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Roche and IBM collaborate to develop “bar code reader”-style DNA sequencing technology
YORKTOWN HEIGHTS, N.Y. and BRANFORD, Conn.—Early this month, IBM and Roche announced a multiyear research and development agreement under which they will work to commercialize a "bar code reader" for DNA—a technology that might actually make personal genetic sequencing available to individuals for between $100 and $1,000 in the foreseeable future. The collaboration will take advantage of IBM's leadership in microelectronics, information technology and computational biology and Roche's expertise in medical diagnostics and genome sequencing
Looking at the deal in more technical terms, the partnership is aimed at developing a nanopore-based sequencer that will directly read and decode human DNA quickly and efficiently—an goal that will also serve to advance IBM's recently published "DNA Transistor" technology. The novel technology, developed by IBM Research, offers the promise of true single-molecule sequencing by decoding molecules of DNA as they are threaded through a nanometer-sized pore in a silicon chip. The approach would offer significant advantages in cost, throughput, scalability, and speed compared to sequencing technologies currently available or in development.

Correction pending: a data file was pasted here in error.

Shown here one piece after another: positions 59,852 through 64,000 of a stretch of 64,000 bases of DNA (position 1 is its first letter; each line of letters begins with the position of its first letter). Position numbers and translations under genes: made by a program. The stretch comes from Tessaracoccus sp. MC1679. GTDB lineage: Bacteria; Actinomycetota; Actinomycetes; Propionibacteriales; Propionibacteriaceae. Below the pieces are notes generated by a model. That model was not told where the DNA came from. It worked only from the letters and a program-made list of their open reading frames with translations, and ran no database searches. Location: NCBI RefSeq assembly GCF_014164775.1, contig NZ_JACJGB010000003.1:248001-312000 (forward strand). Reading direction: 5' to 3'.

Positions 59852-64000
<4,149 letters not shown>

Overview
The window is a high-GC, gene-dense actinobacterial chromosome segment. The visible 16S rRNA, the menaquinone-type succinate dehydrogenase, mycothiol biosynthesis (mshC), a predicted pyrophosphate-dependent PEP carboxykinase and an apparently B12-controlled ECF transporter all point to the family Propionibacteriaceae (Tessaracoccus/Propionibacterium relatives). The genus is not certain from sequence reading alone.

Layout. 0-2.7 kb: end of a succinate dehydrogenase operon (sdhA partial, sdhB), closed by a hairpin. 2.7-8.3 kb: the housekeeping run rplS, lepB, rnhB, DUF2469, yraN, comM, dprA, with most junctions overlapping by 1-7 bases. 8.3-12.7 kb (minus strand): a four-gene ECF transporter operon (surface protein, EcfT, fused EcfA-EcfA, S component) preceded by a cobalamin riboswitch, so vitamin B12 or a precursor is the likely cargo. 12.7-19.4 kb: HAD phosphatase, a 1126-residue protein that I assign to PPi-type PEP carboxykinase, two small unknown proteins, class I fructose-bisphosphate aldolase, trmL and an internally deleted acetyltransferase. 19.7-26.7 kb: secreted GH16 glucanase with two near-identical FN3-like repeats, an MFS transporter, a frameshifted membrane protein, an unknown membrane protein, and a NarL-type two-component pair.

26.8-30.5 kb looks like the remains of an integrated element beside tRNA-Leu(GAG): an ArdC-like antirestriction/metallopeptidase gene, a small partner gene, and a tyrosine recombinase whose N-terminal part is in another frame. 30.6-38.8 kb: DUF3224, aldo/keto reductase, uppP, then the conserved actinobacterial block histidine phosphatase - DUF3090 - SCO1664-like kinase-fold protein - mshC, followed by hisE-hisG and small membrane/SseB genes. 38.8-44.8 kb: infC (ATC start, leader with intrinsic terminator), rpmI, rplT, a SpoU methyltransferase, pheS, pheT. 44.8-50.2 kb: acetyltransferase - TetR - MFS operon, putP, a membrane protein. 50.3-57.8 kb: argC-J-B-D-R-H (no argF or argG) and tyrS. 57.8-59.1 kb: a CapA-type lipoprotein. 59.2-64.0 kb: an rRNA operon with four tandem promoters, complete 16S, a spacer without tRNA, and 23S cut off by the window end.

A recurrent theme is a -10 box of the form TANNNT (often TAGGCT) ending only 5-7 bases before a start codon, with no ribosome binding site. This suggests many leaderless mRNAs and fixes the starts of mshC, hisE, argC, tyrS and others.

"By merging computational biology, biotechnology, and nanotechnology skills, we are moving closer to producing a system that can quickly and accurately translate DNA into medically- relevant genetic information," says Ajay Royyuru, senior manager of the Computational Biology Department at IBM Research. "The challenge of all nanopore- based sequencing technologies is to slow and control the motion of the DNA through the nanopore. We are developing the technology to achieve this so that the reader can accurately decode the DNA sequence."